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the play passes beyond the word™s rather transparent thematic meaning.
We realize this when we re¬‚ect on Byron™s joke in Beppo. There the word
makes no assault upon the poem in which it appears because Byron
plainly controls the wit of the text. The dramatic texture of Manfred
alters the terms of the word™s reception, as if it were the “choice” of the
demon to speak in this way, as if a wholly inappropriate meaning of the
word “awful” (from the demon™s and the English reader™s point of view)
had found its way into his mouth. At such a moment the play™s traditional
decorum is hopelessly breached and the artistic integrity of the drama
imperilled. At such a moment, in fact, as De Sta¨ l observed of Goethe and
e
his Faust, Byron emerges unmistakably as a character in his own work,
a kind of Samson wrecking the pillars of his art: Out of this chaotic
moment emerges the Gay Science of Byron™s comic immensities. The
joke on the word “awful” in Beppo fully explicates the meaning of the joke
in Manfred: against Sotheby™s “sublime / Of mediocrity” (lines µ± “µ)
Byron sets a new kind of poetic sublimity, the style of a deliberate and
imperial artist who can as easily make as unmake his own worlds, and
who can observe these acts in many tones and moods. Like Goethe in
Faust, Byron in Manfred chooses to hurl his own work down from the
heaven of ¬ne art.
This is truly a joke from the regions beyond good and evil. It is also an
important and a telling joke in the context of the play. The demon, being
a spirit, is clearly unaware of the vulgar meaning of the word he uses.
Byron, however “ widely travelled and an avid student of language “
supplies the demon with a word that literally dramatizes who is the master
of all these poetical ceremonies.
The master is not Manfred, least of all the imaginary world of spirits
and demons, but the author of the play named after its ¬ctive hero. Byron
uses comedy and burlesque to signal the self-consciousness of his produc-
tion. But like Sterne before him, Byron insists upon locating himself, the
ceremonial master, within the critical context of his own phantasmagoria.
We admire and praise this manner when we encounter it in Don Juan
and its associated writings, where the self-critical manoeuvres are han-
dled with such un-self-critical elegance. But there is an important sense in
± Byron and Romanticism
which Manfred is a far bolder and more forward-thinking work than Don
Juan “ just as we can see that Wordsworth™s linguistic experiments in
Lyrical Ballads engaged more prescient and profound stylistic issues
than his clear masterpiece The Prelude. For Manfred is the acme of his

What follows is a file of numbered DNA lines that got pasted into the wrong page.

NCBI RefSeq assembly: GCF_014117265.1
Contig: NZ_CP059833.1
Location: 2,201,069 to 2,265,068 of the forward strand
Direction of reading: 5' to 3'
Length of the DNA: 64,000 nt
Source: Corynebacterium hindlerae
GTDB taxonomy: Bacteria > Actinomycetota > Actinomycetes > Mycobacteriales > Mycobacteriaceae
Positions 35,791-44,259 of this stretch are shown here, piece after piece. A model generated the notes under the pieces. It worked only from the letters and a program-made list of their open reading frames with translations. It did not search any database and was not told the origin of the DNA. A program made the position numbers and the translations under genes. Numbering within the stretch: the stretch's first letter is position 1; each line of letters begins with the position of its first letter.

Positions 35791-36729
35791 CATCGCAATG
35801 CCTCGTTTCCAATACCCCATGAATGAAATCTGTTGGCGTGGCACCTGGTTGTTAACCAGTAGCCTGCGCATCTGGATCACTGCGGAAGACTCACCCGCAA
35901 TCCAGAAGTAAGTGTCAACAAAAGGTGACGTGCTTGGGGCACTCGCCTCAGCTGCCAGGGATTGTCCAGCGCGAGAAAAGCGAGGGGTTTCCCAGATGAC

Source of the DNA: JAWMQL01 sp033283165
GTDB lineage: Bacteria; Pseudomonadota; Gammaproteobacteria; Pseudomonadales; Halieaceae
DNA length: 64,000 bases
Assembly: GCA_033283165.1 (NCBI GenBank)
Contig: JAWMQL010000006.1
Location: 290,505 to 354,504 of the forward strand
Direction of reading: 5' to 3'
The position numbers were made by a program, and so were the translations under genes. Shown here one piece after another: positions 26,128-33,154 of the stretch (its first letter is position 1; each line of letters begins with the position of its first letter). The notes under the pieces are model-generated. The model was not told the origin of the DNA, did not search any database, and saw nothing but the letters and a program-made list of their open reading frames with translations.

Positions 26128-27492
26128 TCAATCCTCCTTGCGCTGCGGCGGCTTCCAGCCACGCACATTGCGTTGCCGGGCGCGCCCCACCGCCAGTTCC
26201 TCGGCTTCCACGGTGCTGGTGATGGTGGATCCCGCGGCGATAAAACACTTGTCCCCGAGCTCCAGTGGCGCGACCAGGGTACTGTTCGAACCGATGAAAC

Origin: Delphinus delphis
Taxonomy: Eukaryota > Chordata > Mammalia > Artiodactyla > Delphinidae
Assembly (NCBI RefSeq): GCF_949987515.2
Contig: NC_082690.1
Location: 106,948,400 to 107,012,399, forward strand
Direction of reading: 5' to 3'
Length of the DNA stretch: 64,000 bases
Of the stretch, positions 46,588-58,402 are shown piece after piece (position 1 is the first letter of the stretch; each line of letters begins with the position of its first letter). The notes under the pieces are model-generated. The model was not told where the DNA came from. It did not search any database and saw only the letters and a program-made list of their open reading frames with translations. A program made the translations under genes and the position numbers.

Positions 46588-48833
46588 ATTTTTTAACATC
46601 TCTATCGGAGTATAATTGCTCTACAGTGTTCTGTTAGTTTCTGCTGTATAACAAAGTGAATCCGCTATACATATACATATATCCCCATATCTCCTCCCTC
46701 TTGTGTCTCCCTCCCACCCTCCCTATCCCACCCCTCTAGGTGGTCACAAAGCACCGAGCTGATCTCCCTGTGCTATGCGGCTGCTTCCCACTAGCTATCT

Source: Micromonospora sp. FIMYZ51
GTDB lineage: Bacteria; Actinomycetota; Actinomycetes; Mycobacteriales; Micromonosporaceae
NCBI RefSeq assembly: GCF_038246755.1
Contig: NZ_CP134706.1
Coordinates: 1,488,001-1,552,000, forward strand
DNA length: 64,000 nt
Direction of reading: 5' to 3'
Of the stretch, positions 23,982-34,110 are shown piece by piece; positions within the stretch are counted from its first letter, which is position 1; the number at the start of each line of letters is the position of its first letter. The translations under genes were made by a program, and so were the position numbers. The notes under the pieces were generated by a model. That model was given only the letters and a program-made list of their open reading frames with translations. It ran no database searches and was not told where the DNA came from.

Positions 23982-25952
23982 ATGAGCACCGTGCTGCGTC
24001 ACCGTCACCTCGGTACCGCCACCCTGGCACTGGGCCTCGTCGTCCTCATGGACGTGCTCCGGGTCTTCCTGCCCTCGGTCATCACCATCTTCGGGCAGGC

“spoiler™s art.” No other work of his dares to bring so much to judgment.
It is all very well “ and it is very well indeed “ to essay the candor of
the “[Epistle to Augusta]” with its admission that “I have been cunning
in mine overthrow, / The careful pilot of my proper woe” (“). It is
quite another matter to demand that your art take up literally unspeak-
able matters “ Byron™s “home desolation” as well as his love for his sister
Augusta “ and force them into a public sphere of discussion. The move
involves far more than a breach of aesthetic decorum, it sets a whole new
agenda for what we think about the limits of art. Which is precisely what
Byron™s great nineteenth-century European inheritors thought it did.
The contrivance of Byron™s move spans, and requires, the entire work.
This fact is nicely illustrated in the full dramatic management of that
curse and judgment pronounced in the play™s great “Incantation.” Not
many writers have found the courage, or the stylistic means, to unleash
their conscience upon themselves, in public, in this way:
Though thou seest me not pass by,
Thou shalt feel me with thine eye
As a thing that, though unseen,
Must be near thee, and hath been . . . .
And a magic voice and verse
Hath baptized thee with a curse;
And a spirit of the air
Hath begirt thee with a snare;
In the wind there is a voice
Shall forbid thee to rejoice;
And to thee shall Night deny
All the quiet of her sky . . .
By thy cold breast and serpent smile,
By thy unfathom™d gulfs of guile,
By that most seeming virtuous eye,
By thy shut soul™s hypocrisy;
By the perfection of thine art
Which pass™d for human thine own heart;
By thy delight in others™ pain,
And by thy brotherhood of Cain,
I call upon thee and compel
Thyself to be thy proper Hell!
(I, ±, ±“±µ, “, “µ±)
±·
Byron and Wordsworth
The stylistic procedure of the play does not let us forget that Manfred
is the undisguised surrogate of Lord Byron. Nor has the work ever been
read otherwise, and this passage is the clear origin of the entire po`te e
maudit tradition that runs through so much of our art even to the present.
The great curse is the play™s high moral equivalent of what enters
from below as travesty and burlesque. These antithetical forces locate
the poles of a work that is trying to say something reasonably honest
about human sin, weakness, and self-deception. And also about the as-